WAYNE COUNTY—After four and a half decades of service to Wayne County, Andrea Whyte, Human Services Administrator, said goodbye January 11, ending a long chapter of growth and development for the county's human services operations.

“I've had an enjoyable time,” said Whyte in an interview at the start of her last fortnight on the job. “Very few times in my work life did I not look forward to coming to work.

“It was always a challenge and it was fun to join the team or create a team that we could figure out a way forward.”

Over the course of 45 years, Whyte saw the department grow from four individuals in 1973, concerned primarily with matters of the aging public, to over 200 employees in interconnected offices helping the public as they age, cope with developmental disabilities, handle addiction, and many other day-to-day services.

One of the first tasks she preformed was establishing a nutrition program in the Aging office for seniors.

“I was administrator of a particular grant we had, the Nutrition Program grant,” said Whyte, “but there was a lot of direct service because our staff was really small. I learned every road in this county delivering meals.”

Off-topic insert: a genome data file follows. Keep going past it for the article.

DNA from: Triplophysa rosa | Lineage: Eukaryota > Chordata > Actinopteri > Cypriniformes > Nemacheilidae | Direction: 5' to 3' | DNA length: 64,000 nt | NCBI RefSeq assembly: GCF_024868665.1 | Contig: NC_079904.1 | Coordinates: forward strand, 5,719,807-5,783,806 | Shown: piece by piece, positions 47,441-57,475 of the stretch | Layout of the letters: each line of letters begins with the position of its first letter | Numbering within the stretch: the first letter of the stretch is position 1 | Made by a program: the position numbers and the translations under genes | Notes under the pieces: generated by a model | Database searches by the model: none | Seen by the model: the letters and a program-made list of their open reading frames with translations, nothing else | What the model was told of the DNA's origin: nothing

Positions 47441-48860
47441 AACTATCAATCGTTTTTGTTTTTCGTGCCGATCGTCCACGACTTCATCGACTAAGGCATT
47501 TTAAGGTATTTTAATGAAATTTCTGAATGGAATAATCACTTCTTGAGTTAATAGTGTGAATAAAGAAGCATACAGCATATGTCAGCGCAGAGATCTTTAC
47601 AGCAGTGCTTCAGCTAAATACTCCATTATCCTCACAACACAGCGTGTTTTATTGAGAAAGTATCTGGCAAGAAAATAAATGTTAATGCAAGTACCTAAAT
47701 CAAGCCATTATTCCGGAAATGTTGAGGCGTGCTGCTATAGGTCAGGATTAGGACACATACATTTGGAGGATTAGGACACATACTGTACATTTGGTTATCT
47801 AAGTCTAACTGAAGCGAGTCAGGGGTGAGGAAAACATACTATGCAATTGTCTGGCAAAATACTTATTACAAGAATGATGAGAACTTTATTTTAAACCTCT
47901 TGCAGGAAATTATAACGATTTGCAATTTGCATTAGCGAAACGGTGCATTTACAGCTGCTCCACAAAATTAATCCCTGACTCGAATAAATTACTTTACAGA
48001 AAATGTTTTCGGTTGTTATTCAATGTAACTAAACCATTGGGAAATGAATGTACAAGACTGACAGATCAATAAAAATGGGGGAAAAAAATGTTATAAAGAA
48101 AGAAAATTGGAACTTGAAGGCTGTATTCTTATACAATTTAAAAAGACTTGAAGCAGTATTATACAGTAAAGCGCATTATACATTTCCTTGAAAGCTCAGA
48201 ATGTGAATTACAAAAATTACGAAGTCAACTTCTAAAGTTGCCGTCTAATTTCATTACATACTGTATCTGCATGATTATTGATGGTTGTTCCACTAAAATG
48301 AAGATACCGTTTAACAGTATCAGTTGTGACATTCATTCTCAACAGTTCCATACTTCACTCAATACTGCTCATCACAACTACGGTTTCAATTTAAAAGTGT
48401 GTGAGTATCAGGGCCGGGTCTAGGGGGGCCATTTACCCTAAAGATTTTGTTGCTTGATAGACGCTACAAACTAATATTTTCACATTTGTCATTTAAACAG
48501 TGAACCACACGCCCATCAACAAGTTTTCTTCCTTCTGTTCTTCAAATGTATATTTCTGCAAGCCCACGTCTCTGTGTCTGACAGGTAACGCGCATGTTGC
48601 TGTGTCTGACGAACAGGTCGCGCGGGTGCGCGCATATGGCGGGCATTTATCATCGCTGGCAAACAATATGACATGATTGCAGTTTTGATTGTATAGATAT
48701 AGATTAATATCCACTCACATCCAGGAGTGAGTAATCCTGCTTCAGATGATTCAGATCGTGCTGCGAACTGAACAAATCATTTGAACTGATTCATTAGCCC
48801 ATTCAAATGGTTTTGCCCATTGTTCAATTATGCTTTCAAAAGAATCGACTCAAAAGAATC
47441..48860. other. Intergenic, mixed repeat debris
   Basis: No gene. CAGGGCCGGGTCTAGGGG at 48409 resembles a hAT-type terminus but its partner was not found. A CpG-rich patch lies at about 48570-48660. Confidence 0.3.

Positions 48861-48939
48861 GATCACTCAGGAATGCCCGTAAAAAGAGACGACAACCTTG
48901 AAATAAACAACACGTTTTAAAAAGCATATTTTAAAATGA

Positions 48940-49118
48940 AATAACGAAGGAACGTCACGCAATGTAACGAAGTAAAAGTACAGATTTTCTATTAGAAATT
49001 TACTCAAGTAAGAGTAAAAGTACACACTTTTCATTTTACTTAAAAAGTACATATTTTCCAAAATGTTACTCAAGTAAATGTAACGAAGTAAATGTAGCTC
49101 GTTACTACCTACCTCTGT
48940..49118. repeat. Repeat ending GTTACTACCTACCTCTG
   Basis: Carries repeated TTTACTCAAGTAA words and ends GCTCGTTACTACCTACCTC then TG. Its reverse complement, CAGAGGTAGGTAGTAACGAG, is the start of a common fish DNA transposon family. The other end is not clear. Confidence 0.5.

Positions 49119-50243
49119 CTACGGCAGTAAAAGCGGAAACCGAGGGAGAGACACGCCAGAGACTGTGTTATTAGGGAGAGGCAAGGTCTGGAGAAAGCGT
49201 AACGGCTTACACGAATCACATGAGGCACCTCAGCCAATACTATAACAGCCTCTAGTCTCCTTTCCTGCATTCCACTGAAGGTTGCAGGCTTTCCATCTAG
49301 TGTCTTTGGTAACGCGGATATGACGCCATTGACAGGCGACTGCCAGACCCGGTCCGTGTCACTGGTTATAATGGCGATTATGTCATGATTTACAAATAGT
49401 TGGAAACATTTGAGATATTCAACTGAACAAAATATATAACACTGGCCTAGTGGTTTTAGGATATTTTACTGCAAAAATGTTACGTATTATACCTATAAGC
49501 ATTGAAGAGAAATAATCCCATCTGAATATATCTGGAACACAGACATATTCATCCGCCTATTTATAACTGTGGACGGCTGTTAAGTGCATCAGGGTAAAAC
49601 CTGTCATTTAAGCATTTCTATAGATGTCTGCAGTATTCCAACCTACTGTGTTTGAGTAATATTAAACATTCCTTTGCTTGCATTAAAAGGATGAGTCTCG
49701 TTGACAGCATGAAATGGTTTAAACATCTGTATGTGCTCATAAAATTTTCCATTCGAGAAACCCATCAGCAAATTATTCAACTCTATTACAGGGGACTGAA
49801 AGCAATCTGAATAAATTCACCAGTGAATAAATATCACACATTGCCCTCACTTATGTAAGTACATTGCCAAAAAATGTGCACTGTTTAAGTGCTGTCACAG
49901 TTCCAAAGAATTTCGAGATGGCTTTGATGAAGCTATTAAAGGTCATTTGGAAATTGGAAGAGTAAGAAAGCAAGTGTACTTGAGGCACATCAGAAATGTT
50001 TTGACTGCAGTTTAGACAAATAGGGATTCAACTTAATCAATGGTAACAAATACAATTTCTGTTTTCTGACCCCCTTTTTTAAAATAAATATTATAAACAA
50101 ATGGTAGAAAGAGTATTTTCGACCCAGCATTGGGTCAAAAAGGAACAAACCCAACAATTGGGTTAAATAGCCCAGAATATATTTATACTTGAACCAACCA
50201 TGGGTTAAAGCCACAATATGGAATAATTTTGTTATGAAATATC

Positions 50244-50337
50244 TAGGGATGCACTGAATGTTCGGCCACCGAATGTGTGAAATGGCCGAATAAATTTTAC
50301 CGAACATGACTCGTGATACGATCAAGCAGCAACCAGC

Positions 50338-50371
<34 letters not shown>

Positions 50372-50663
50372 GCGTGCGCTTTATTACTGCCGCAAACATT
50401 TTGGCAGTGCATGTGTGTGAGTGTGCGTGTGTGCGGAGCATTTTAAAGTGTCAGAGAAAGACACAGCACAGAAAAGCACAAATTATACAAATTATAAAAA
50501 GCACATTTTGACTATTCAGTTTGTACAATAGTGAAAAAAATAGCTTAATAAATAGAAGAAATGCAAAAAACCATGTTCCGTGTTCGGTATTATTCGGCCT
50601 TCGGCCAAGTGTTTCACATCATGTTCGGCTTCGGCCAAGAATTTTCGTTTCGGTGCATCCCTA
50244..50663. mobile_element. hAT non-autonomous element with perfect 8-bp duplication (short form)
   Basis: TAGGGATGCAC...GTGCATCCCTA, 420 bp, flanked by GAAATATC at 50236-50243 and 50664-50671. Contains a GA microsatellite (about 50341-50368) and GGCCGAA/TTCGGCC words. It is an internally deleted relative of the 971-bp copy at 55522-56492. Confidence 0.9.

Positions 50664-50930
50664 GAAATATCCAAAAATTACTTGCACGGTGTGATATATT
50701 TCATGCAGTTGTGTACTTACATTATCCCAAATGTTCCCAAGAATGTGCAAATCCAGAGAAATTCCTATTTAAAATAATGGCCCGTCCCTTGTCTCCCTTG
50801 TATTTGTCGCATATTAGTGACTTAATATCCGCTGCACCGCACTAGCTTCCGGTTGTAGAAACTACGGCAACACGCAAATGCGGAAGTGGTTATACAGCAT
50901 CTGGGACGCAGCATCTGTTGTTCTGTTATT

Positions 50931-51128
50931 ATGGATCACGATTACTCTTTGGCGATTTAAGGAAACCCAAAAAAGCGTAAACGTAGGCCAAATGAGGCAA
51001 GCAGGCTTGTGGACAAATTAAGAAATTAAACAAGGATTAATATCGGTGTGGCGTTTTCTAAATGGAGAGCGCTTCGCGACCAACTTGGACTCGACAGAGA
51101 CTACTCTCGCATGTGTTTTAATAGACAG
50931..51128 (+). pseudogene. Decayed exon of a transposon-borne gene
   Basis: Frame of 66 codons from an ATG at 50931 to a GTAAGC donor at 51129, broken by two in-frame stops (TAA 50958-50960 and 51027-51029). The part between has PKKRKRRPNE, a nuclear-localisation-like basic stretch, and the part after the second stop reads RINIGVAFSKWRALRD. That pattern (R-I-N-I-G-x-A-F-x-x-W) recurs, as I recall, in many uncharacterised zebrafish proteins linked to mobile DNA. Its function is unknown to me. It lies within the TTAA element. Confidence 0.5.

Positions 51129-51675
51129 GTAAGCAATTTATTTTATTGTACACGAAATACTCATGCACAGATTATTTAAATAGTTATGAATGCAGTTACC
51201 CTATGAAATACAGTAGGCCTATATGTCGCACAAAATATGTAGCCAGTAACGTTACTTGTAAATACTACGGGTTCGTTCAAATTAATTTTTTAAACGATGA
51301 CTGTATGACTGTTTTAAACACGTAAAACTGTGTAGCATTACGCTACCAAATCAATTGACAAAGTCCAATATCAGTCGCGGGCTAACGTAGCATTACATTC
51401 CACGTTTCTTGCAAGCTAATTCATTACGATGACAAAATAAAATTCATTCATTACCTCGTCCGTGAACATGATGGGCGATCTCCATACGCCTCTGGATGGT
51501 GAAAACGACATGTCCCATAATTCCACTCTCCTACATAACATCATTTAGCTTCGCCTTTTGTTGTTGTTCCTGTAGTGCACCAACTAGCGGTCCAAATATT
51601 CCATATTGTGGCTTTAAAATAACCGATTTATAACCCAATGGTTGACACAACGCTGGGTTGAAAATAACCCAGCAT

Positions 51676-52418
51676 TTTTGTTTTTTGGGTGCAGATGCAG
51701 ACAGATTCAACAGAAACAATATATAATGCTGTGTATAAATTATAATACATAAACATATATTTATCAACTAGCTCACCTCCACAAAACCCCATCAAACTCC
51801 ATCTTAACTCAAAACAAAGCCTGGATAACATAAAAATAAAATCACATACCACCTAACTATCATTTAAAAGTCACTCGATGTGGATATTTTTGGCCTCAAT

Continuing to identify senior needs in the community, Whyte noted the Aging office kept expanding to include socialization services through senior centers, transportation services, case-work and protective services, and in-home care services, many of which were funded in part by grants Whyte helped the office write.

In the process of writing grants for senior services, Whyte said “We noticed in doing that, there were some people who were under 60, which was our cutoff originally with aging, that were also in need of services.”

She later added “We didn't want to be turning away a person when we had knowledge that would help them, no matter what age they were, no matter what their circumstances.”

Grant writing expanded to cover assisting these individuals, said Whyte, growing operations into the 80s to include food pantry services.

“In 1995, I was asked by the county to consider overseeing, or at least bringing in-house, the drug and alcohol commission which was shared with another county at that time.”

Having by this point climbed from Nutrition Program Director, to Deputy Aging Administrator, to primary Aging Administrator, when the Drug & Alcohol Commission was brought under her domain, Whyte's title became Human Services Administrator, and remained as such in the nearly quarter century since.

In 1996, Whyte began aiding operations in Children and Youth Services, which eventually came under the Human Services umbrella.

Behavioral health services soon followed suit.

Describing this evolution of duties as a “natural progression,” Whyte noted having these myriad offices all together in one branch of the county operational tree helps them function better as a cohesive unit sharing resources.

It also makes it easier to get all the necessary help to individuals or families who may need assistance from more than one office, she added.

“We share internally with each other and I think it makes it a stronger interactive and integrated whole for people who live here, and that was the whole idea of this.”